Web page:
Well... sort of. Ish. A bit.
When asked if Valve were working on a new game set in the Half-Life/Portal universe, Newell replied with a simple "yep", before going on to confirm that the company was working on some sort of Half-Life/Portal movie project with JJ Abrams, a new single-player game, and a "full-sized" VR game.
Which many have speculated, without a great deal of evidence, is Half-Life or Portal-related.
You know: because nature abhors an information vacuum, and "people are stupid" (not my words - but the words of the pop singer Boy George; don't shoot the messenger).
For me, though, the most interesting remark from Newell was this: "The issue with Half-Life for me is that I was involved in a much higher percentage of the decisions about the games, so it's hard for me to look at them as anything other than a series of things I regret."
And in one fell swoop my feelings regarding Half-Life were turned on their head. That's right; their head.
That's the literal opposite of the bum!
Half-Life 2 - and its subsequent mini-sequels - remain my favourite games of all time. 13 years on, others still try, and fail, to emulate them. As a fan, it's hard to know what Newell's talking about when he speaks of his disappointment. For me, Half-Life 2 is close to perfection. Its atmosphere, its ideas, its visuals, its storytelling - they're sublime.
Like many, I've been frustrated that we've never got the promised Half-Life 3. As time has worn on, that frustration has occasionally boiled over into - if not actual anger - then irritation. It sometimes felt as if we were being denied more adventures in that universe through laziness or arrogance. Were Valve and Newell simply too bloated through all their Steam revenue to bother? Did they not respect us?
Why, those ghastly pigs! How dare they do this to their loyal fans?! We gave them money! We have rights! Etc. etc.
Now we know that the truth is, of course, down to the most basic of human emotions; fear. Newell fears going back to that well because all he sees is disappointment. There was a version of Half-Life and Half-Life 2 which we never got; the one which exists only in Gabe Newell's massive head. Clearly, the creation of these games were - as with most creative endeavours - an exercise in compromise... and Newell is paralysed by the thought of further disappointment.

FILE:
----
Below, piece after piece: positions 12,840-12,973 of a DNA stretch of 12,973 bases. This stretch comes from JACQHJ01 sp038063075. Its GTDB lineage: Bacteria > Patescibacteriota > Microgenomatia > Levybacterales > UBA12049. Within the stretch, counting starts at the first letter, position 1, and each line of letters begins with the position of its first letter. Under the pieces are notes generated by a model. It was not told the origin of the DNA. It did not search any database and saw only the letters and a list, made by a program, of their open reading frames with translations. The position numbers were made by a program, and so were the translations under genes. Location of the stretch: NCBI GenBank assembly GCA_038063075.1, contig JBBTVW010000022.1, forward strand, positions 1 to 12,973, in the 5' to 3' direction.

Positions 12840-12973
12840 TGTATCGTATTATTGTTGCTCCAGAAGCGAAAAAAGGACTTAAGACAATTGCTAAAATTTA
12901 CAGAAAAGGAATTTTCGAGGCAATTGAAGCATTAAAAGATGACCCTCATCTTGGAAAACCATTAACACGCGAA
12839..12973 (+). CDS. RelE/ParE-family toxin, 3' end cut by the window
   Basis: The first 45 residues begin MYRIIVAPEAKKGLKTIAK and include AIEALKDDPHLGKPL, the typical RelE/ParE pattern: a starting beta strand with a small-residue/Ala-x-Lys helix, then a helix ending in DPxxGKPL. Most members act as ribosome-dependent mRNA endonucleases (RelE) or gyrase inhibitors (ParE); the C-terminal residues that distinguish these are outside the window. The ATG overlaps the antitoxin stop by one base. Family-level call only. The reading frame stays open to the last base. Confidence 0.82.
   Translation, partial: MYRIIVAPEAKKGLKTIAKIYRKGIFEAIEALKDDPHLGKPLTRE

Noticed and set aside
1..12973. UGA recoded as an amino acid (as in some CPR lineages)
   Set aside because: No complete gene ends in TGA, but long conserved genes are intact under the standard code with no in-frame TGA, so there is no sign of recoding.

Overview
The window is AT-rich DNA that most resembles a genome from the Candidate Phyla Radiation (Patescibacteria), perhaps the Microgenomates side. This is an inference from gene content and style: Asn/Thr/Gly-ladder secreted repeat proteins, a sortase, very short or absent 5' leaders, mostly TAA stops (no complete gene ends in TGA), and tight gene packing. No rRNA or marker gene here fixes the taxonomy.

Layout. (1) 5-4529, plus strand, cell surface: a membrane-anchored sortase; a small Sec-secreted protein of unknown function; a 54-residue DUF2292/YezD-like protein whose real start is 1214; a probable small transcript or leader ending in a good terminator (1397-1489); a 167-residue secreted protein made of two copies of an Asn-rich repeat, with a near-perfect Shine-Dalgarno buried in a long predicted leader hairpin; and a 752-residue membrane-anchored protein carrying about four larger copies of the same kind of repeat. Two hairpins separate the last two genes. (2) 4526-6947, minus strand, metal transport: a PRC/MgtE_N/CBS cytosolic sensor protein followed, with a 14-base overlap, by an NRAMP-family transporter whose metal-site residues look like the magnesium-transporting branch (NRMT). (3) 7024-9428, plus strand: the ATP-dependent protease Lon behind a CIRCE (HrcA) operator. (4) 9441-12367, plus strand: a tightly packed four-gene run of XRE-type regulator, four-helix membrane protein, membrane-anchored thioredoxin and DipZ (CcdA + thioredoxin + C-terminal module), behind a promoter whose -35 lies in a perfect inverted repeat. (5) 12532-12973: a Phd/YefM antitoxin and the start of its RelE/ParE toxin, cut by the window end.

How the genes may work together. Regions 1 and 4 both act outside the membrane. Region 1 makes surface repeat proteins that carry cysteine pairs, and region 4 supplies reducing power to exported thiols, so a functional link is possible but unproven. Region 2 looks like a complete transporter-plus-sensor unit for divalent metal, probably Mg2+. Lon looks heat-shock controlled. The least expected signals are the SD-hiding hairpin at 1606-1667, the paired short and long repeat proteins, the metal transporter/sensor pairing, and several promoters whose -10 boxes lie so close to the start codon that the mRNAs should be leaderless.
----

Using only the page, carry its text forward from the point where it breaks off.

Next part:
What's really fascinating though is how Gabe Newell's regret over the Half-Life games highlights the gulf which exists between fans and creators.
In my experience, any creative project - particularly the passion projects, those with a personal investment from their creators, as opposed to a bill-paying hack job - never ends up exactly as the creator intended. Sometimes there are happy accidents along the way, but more often than not you'll lose a limb.
What's more, being that close to something means you can see the flaws in all their grisly detail, like a teenager peering at their zits in a mirror.
Just look at how George Lucas views the original Star Wars movie. All he remembers are the sandstorms, the concessions he had to make to arsey British technicians, the budget headaches, the nervous breakdown... Star Wars might've been Lucas's vision - we might've all fallen in love with it, and never seen anything like it - but it never ended up how he wanted it to be.
The Star Wars Special Editions were controversial (and, objectively, worse than the originals), but I completely respect the right of Lucas to go back and tinker with his work, to bring it closer to what he originally intended.
There's an astonishing arrogance among fans, who believe a work becomes theirs once they fall for it. It's understandable, but it's also entirely wrong.
First and foremost, it belongs to the creator; the person who put their imagination, their world view, their soul on show to be judged by the public. In order to produce work that is truthful, you have to primarily make stuff for yourself, and not kowtow to an audience. That's the difference between art and commerce, as wanky as it might be. It's reassuring to know that Gabe Newell still has that instinct, and hasn't become entirely about the bottom line.
I'd love to know more specifics regarding his regret over the Half-Life series. I'd love to know what he thought could be better, or what he'd do differently.
Heck - I'd even take a special edition of Half-Life 2 at this stage, so that he could show us.